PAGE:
27 Jul
    10 Aug 2024

    One year and four key changes for Japan heading into the Olympics

    Long read

    It's been an exciting ten months for Japan basketball since their inspiring performance at the World Cup 2023. What are some key changes for them heading into Paris?

    On June 26, the Japan Basketball Association (JBA) announced the final 16 members for the men's national team squad for the Paris Olympics.

    It's been ten months since Japan earned their spot at the Men’s Olympic Basketball Tournament Paris 2024 through the FIBA Basketball World Cup. Under the leadership of head coach Tom Hovasse, many core players from last year remain on the roster.

    However, there are also some new developments. As the team prepares for Paris, what has changed for Japan’s national team compared to a year ago?

    ① Goals

    Head coach Tom Hovasse has set the goal for Paris to reach the Quarter-FInals.

    In the last World Cup, the goal was to be the highest-ranked team in Asia and qualify for the Olympic Games. This goal was achieved.

    This year’s goal is even more challenging. At the World Cup, the competitors towards the goal were other Asian teams such as Lebanon, the Philippines, and China. They aimed to surpass these teams based on win-loss records and point differentials. Japan finished 19th out of 32 teams and achieved their goal, while Lebanon (23rd), the Philippines (24th), and China (29th) finished in lower ranks.

    This time, the objective is to be among the top 8 teams out of 12 selected teams from around the world. The competition towards this goal will be against the world's best teams, not just Asian countries. Achieving this goal will require a significant step up in performance.  

    ② Rui 's Return

    While the goals have become more ambitious, Japan have also strengthened its lineup. Most notably, Rui Hachimura, who did not participate in the last World Cup, has returned to the national team squad. As a starter for the Los Angeles Lakers, Hachimura is undoubtedly Japan's top player at the moment.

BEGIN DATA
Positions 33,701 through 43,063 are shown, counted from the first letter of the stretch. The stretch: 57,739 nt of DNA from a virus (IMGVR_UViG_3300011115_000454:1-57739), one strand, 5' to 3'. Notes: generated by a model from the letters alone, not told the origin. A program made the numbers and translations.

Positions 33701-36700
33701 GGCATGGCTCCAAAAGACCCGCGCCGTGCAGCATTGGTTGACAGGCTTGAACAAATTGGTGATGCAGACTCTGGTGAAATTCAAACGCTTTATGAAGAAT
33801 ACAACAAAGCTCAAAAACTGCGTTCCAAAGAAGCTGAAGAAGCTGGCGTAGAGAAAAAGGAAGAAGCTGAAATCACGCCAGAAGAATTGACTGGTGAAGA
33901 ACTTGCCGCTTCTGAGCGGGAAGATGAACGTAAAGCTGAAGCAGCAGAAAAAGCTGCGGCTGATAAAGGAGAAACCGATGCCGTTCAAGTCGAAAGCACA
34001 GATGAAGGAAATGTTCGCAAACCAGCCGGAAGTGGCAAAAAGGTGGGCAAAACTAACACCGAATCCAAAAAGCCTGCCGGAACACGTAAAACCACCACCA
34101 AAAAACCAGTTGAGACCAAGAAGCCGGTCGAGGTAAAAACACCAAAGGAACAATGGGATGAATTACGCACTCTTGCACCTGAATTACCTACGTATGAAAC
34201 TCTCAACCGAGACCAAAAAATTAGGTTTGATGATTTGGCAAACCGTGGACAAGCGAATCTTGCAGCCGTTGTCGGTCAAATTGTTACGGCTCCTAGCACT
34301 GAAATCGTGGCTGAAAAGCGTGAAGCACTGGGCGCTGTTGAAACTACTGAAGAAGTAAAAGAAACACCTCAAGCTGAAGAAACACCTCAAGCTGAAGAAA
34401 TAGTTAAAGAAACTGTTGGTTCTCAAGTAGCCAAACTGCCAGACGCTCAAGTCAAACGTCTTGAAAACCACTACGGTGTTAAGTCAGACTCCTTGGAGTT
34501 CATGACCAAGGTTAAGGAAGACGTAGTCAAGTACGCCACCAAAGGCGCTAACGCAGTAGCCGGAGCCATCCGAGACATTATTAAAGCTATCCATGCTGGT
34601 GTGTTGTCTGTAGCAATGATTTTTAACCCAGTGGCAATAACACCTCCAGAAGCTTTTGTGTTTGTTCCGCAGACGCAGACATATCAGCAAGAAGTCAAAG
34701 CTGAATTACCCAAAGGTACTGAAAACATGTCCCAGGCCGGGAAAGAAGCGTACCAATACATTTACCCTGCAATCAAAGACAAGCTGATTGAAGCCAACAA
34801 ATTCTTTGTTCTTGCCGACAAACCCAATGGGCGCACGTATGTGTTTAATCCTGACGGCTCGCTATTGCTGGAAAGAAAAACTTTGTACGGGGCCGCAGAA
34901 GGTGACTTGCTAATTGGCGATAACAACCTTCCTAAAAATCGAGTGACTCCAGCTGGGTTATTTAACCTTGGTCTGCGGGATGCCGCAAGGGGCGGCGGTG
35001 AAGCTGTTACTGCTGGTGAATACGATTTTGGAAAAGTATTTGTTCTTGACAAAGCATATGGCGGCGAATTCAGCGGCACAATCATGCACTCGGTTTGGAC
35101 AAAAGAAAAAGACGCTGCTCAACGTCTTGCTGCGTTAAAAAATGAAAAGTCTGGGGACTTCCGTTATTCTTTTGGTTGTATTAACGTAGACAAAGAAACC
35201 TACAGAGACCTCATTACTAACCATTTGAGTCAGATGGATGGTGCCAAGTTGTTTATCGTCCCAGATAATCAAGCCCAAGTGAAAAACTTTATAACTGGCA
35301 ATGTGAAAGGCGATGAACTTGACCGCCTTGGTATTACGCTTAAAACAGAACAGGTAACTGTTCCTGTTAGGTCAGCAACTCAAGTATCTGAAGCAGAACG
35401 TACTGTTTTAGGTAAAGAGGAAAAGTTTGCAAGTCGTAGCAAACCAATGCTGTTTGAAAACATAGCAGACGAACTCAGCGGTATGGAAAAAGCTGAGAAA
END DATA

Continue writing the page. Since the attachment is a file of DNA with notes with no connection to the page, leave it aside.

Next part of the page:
Hachimura's comeback significantly boosts the team. He was Japan's ace during the World Cup in China and the Tokyo Olympics and has improved his three-point shooting, making his style more compatible with Coach Hovasse’s style of basketball.

    At the media day on June 29, Hachimura expressed his excitement about his return to the team: "I am very happy and excited to be back with the national team."

    Regarding Coach Hovasse’s basketball style, he added, "I watched the World Cup games (online). The fastbreak and offensive styles are good for my all-round abilities, so I am looking forward to it."

    Hachimura’s presence will also alleviate the burden on players like Yuta Watanabe and Josh Hawkinson, who carried heavy loads during the World Cup. This will give point guards like Yuki Kawamura and Yuki Togashi more options, and shooters like Keisei Tominaga and Makoto Hiejima more shooting opportunities.

    For players like Kawamura, Tominaga, and Hawkinson, it will be their first time playing with Hachimura, potentially creating new team chemistry.

    ③ Confidence

    Before the World Cup, Coach Tom Hovasse asked each player if they believed they could become the top team in Asia. After confirming each player's affirmative response, the team entered the tournament with a strong belief in their abilities. This confidence stemmed largely from Hovasse's trust in the team, which transformed into collective strength and led to achieving their goal.

    For the upcoming Olympics, Hovasse again asked the players if they believed they could reach the top 8. In February, after hearing about the Olympic goal, Yuki Kawamura stated, "Of course, I am confident. The top 8 is not easy. With strong confidence, we will prepare by giving more than our 120 percent every day, both as a team and individually."

    This time, their confidence is bolstered not only by Hovasse but also by their experiences from last year.

    ④ Next Generation Young Players

    Four players will be cut from the final roster from here, but, notably, 20-year-old Akira Jacobs and 21-year-old Ren Kanechika are among the 16 candidates. Both were disappointed after being cut just before last year's World Cup.

    Since then, Jacobs has grown while playing for the University of Hawaii, and Kanechika has improved from playing with the Chiba Jets in the B.LEAGUE.

    During the media day, Jacobs expressed his excitement about playing with his idols Hachimura and Watanabe, saying, "It's thrilling to not only talk with them but also to practice on the same court and compete in a world tournament together."

    FIBA

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